Arrieta Swell Statistics, Spring: All Swell – Any Wind
The rose diagram illustrates the variation of swells directed at Arrieta through a typical northern hemisphere spring and is based upon 6580 NWW3 model predictions since 2007 (values every 3 hours). The wave model does not forecast wind and surf right at the coast so we have chosen the optimum grid node based on what we know about Arrieta. In this particular case the best grid node is 41 km away (25 miles).
The rose diagram shows the distribution of swell sizes and directions, while the graph at the bottom shows the same thing but lacks direction information. Five colours represent increasing wave sizes. Very small swells of less than 0.5m (1.5 feet) high are shown in blue. These occurred only 13% of the time. Green and yellow illustrate increasing swell sizes and largest swells greater than >3m (>10ft) are shown in red. In both graphs, the area of any colour is proportional to how frequently that size swell was forecast.
The diagram suggests that the most common swell direction, shown by the biggest spokes, was N (which was the same as the most common wind direction). Because the wave model grid is out to sea, sometimes a strong offshore wind blows largest waves away from Arrieta and offshore. We combine these with the no surf category of the bar chart. To avoid confusion we don't show these in the rose plot. Because wind determines whether or not waves are clean enough to surf at Arrieta, you can select a similar diagram that shows only the swells that were forecast to coincide with glassy or offshore wind conditions. Over an average northern hemisphere spring, swells large enough to cause surfable waves at Arrieta run for about 31% of the time.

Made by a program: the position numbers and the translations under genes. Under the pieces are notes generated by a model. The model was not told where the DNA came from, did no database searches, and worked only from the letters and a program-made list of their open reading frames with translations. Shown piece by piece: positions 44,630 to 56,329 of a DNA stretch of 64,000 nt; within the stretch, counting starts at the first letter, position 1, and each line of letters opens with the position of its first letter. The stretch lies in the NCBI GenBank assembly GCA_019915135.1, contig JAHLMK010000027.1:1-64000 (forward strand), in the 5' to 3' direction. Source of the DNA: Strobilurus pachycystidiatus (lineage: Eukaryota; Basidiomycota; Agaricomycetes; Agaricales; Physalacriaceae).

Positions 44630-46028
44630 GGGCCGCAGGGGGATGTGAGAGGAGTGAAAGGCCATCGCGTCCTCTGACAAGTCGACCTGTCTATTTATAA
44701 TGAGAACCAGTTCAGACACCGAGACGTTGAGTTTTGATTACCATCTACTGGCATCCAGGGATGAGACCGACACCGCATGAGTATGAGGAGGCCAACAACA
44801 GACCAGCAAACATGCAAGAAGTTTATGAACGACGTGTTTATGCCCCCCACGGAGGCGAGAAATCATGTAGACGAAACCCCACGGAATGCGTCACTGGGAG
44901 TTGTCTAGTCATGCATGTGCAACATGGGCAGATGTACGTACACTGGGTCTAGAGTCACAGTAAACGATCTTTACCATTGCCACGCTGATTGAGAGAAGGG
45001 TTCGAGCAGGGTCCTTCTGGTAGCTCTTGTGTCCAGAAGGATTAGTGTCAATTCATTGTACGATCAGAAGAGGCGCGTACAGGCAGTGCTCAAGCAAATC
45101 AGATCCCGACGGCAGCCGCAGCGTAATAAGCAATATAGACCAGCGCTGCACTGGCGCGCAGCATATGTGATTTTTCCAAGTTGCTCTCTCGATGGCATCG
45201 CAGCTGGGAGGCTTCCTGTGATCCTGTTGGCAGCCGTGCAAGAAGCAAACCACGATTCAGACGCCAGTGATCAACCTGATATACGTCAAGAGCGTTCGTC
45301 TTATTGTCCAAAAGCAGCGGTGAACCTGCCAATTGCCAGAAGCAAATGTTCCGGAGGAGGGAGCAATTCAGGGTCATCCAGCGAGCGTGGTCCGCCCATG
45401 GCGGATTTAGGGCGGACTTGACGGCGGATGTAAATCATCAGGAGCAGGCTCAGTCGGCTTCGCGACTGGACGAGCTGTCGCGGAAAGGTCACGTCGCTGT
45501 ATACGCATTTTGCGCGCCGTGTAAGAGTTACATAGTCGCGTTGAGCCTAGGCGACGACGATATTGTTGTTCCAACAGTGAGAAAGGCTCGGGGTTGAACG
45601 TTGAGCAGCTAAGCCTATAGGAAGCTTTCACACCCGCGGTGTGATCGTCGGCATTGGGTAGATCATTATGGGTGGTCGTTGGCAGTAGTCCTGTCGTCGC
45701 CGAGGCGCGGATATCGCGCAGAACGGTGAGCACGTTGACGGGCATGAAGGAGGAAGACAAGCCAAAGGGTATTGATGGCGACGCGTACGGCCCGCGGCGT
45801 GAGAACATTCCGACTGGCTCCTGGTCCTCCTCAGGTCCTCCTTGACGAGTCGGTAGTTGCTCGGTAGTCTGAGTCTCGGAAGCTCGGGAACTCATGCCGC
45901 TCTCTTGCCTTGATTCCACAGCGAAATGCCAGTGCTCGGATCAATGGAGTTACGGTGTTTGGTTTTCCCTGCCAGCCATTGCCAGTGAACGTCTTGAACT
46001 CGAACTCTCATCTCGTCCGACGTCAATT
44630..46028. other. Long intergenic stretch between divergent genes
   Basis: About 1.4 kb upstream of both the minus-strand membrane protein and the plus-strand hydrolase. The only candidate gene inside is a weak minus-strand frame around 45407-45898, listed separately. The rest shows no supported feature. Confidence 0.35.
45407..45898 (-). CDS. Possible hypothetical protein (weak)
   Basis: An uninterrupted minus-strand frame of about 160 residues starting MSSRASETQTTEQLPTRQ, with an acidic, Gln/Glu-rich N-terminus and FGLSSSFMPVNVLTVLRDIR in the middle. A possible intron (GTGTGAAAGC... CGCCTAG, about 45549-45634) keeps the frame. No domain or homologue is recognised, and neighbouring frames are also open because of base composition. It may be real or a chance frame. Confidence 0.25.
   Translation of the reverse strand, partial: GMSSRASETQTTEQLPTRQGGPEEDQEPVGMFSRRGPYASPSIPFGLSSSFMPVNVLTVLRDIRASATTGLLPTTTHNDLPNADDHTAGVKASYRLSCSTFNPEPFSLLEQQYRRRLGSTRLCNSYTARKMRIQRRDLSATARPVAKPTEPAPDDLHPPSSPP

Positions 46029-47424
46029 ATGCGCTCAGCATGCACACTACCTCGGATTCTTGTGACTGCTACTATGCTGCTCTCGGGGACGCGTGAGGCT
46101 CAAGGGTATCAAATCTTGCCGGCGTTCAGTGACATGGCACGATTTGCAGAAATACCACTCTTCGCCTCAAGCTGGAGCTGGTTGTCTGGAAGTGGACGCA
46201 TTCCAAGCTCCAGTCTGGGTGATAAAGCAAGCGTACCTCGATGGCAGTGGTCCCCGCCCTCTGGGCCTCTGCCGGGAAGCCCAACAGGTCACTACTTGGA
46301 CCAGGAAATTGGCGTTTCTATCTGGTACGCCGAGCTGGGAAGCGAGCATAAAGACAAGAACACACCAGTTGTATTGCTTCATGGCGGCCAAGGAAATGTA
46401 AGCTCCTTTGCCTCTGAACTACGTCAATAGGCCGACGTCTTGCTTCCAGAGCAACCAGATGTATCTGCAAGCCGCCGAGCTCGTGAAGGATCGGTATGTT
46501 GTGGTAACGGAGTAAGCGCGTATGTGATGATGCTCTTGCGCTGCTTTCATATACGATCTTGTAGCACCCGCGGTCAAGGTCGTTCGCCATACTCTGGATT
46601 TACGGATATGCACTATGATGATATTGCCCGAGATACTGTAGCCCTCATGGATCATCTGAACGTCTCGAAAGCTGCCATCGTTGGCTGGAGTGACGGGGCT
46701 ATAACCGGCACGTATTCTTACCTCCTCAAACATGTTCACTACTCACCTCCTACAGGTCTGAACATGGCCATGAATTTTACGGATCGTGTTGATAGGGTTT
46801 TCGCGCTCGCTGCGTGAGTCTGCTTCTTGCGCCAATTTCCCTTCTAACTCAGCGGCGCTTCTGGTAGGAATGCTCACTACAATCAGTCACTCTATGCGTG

IMPORTANT: Beta version feature! Swell heights are open water values from NWW3. There is no attempt to model near-shore effects. Coastal wave heights will generally be less, especially if the break does not have unobstructed exposure to the open ocean.